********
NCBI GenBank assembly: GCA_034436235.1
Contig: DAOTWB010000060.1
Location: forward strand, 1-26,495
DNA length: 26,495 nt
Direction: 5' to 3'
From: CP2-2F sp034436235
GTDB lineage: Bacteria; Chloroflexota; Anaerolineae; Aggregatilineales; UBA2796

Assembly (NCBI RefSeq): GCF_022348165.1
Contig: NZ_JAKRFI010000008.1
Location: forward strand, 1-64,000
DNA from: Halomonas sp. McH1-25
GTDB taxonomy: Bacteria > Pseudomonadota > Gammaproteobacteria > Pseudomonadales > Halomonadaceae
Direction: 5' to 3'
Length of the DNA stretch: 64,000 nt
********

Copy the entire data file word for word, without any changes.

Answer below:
NCBI GenBank assembly: GCA_034436235.1
Contig: DAOTWB010000060.1
Location: forward strand, 1-26,495
DNA length: 26,495 nt
Direction: 5' to 3'
From: CP2-2F sp034436235
GTDB lineage: Bacteria; Chloroflexota; Anaerolineae; Aggregatilineales; UBA2796

Assembly (NCBI RefSeq): GCF_022348165.1
Contig: NZ_JAKRFI010000008.1
Location: forward strand, 1-64,000
DNA from: Halomonas sp. McH1-25
GTDB taxonomy: Bacteria > Pseudomonadota > Gammaproteobacteria > Pseudomonadales > Halomonadaceae
Direction: 5' to 3'
Length of the DNA stretch: 64,000 nt